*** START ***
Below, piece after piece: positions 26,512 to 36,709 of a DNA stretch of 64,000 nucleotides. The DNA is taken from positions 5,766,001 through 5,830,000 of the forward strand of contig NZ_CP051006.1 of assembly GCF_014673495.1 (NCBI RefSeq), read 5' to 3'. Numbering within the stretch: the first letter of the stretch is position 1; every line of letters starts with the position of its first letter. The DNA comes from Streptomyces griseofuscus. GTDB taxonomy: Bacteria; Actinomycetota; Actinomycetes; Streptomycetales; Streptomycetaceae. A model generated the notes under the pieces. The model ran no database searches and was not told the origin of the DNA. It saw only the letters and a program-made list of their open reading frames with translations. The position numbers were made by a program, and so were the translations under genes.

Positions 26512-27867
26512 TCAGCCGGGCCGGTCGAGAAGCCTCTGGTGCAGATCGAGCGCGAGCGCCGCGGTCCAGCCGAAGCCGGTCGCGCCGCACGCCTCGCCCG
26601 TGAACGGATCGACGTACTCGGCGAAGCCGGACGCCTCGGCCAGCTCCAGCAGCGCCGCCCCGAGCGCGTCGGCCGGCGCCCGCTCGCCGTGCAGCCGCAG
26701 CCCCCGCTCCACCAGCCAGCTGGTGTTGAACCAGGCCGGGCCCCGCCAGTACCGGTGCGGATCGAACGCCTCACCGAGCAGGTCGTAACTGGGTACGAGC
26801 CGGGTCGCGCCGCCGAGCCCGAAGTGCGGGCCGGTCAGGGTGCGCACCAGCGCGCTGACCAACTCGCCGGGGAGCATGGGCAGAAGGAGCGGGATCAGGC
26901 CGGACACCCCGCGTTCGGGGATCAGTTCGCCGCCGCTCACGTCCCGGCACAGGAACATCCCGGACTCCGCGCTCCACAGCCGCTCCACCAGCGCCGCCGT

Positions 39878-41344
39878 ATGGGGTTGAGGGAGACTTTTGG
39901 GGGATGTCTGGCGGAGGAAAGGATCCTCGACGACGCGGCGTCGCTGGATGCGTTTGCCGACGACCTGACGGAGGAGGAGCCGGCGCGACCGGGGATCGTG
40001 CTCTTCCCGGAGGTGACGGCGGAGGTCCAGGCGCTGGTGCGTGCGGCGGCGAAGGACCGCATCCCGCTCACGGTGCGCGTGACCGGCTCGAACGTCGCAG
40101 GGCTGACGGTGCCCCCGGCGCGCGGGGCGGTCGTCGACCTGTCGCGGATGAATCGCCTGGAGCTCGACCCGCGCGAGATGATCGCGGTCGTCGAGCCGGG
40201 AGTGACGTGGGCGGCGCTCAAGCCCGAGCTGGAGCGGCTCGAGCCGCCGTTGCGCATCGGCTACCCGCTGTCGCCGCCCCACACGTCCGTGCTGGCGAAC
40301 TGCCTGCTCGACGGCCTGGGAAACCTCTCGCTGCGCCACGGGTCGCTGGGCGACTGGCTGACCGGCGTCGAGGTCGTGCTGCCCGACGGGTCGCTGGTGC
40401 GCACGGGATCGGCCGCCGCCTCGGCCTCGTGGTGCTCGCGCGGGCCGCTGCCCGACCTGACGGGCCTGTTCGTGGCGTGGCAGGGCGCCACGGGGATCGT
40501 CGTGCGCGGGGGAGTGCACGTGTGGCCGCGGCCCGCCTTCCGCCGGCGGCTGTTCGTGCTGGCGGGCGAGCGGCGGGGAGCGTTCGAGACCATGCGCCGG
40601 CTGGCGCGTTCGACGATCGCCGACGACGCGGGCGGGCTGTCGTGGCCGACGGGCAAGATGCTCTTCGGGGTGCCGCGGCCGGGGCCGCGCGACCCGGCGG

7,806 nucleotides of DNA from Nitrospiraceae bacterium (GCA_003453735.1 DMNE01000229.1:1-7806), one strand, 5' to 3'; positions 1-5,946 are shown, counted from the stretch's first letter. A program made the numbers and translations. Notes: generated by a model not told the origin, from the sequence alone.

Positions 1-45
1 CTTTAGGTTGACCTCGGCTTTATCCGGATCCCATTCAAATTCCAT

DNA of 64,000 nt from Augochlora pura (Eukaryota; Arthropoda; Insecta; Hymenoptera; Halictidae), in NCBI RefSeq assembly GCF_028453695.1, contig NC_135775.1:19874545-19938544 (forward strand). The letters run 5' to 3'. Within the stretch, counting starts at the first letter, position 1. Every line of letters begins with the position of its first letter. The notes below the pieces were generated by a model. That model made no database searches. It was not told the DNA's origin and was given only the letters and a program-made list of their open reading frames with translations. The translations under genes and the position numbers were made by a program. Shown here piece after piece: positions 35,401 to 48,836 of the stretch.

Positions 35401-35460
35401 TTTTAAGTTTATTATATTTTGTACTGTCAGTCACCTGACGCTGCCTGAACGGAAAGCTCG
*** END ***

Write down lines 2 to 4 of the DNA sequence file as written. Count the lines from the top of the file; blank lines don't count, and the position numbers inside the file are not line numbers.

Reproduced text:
Positions 26512-27867
26512 TCAGCCGGGCCGGTCGAGAAGCCTCTGGTGCAGATCGAGCGCGAGCGCCGCGGTCCAGCCGAAGCCGGTCGCGCCGCACGCCTCGCCCG
26601 TGAACGGATCGACGTACTCGGCGAAGCCGGACGCCTCGGCCAGCTCCAGCAGCGCCGCCCCGAGCGCGTCGGCCGGCGCCCGCTCGCCGTGCAGCCGCAG